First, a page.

A Broken Promise?

What the West Really Told Moscow About NATO Expansion

No backsies: Gorbachev and Bush at the White House, June 1990. AP / Ron Edmonds

Twenty-five years ago this November, an East German Politburo member bungled the announcement of what were meant to be limited changes to travel regulations, thereby inspiring crowds to storm the border dividing East and West Berlin. The result was the iconic moment marking the point of no return in the end of the Cold War: the fall of the Berlin Wall. In the months that followed, the United States, the Soviet Union, and West Germany engaged in fateful negotiations over the withdrawal of Soviet troops and the reunification of Germany. Although these talks eventually resulted in German reunification on October 3, 1990, they also gave rise to a later, bitter dispute between Russia and the West. What, exactly, had been agreed about the future of NATO? Had the United States formally promised the Soviet Union that the alliance would not expand eastward as part of the deal?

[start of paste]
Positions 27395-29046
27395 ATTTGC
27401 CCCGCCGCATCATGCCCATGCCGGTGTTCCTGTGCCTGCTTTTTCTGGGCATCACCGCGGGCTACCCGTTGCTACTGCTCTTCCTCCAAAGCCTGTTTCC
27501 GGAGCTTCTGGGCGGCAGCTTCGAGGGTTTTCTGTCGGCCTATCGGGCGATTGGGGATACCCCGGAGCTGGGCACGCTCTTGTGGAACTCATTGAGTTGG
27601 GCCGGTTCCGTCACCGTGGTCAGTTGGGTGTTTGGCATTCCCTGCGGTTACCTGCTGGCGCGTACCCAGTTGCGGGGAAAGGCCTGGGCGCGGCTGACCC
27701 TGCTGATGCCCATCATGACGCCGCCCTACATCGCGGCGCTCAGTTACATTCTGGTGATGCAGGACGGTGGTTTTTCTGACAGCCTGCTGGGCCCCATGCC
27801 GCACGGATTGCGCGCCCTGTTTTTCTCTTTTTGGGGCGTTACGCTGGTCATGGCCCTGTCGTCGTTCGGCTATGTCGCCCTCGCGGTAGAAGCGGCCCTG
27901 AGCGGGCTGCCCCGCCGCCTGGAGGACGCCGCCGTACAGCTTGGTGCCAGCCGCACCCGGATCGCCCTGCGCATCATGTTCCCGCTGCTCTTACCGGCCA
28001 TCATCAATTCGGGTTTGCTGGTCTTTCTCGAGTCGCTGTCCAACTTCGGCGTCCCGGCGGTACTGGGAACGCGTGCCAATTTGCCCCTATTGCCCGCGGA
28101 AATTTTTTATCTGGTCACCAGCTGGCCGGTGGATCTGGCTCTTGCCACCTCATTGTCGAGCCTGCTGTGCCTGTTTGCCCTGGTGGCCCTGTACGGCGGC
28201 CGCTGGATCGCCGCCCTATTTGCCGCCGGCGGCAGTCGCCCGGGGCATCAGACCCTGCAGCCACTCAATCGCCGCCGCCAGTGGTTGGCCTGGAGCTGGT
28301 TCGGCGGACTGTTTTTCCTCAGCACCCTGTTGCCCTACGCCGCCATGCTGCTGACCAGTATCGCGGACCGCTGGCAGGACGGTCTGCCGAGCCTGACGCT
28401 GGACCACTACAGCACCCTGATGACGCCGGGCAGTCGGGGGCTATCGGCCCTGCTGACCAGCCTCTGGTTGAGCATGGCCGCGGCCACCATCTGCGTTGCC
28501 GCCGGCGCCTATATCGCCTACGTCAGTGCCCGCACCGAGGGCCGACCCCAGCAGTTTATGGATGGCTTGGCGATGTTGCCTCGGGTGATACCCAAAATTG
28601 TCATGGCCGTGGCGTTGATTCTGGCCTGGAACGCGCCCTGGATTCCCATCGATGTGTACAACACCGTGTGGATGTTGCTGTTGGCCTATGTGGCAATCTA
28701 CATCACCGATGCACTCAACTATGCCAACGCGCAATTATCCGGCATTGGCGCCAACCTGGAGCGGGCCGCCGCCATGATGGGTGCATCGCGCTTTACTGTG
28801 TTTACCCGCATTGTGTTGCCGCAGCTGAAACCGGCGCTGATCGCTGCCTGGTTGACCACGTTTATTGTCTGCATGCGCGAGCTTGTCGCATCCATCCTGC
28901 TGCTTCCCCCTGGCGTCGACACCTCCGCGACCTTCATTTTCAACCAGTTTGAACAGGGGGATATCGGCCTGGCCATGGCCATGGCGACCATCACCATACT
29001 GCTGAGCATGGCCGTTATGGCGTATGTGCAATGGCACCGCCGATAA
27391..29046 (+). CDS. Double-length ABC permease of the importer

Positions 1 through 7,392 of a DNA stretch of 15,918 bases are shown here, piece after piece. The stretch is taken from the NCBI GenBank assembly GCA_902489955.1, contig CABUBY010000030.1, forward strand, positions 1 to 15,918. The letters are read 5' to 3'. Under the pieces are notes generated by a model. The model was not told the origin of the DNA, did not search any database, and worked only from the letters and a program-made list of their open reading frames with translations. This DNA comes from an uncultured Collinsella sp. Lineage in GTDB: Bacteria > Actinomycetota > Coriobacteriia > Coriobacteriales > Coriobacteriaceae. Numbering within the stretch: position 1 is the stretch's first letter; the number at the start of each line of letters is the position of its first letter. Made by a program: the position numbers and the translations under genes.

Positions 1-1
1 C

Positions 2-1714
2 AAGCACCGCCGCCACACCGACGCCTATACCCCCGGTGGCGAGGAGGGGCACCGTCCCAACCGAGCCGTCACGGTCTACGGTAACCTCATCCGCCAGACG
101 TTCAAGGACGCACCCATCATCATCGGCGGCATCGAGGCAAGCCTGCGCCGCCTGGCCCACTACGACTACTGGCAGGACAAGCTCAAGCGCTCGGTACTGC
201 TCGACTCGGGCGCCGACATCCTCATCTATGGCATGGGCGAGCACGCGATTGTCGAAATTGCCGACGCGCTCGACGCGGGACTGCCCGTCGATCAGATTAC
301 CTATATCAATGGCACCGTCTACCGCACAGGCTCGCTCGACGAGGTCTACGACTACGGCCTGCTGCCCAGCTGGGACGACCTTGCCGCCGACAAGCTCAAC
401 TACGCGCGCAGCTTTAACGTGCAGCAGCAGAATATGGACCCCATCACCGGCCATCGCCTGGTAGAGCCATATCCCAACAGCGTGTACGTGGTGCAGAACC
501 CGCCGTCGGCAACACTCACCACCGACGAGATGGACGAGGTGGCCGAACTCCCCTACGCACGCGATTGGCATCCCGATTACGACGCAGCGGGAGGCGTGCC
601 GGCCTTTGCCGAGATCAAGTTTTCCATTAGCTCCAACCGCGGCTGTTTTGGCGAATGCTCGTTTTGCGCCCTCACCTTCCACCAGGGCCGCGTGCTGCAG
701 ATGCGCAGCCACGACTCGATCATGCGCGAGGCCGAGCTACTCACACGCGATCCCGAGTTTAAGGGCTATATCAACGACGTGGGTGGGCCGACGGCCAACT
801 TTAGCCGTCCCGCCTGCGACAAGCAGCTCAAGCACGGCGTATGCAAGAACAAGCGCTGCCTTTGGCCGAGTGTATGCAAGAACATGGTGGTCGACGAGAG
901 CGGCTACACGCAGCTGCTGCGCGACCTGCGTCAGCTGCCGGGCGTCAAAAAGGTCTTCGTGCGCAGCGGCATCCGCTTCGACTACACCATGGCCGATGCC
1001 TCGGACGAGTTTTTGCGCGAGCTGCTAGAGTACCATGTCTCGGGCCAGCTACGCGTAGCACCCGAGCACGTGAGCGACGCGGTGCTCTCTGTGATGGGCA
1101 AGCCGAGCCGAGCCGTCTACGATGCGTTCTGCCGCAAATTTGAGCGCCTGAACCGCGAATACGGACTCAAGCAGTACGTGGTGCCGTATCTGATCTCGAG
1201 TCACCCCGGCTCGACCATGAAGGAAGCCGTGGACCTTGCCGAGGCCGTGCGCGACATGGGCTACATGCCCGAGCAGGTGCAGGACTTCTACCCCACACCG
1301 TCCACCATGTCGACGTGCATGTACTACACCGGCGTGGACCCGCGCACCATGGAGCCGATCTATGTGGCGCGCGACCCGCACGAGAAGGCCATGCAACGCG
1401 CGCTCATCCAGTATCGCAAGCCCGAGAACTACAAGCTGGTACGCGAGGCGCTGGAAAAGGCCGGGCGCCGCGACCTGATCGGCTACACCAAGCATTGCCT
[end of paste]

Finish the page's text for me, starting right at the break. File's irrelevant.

Even more than two decades

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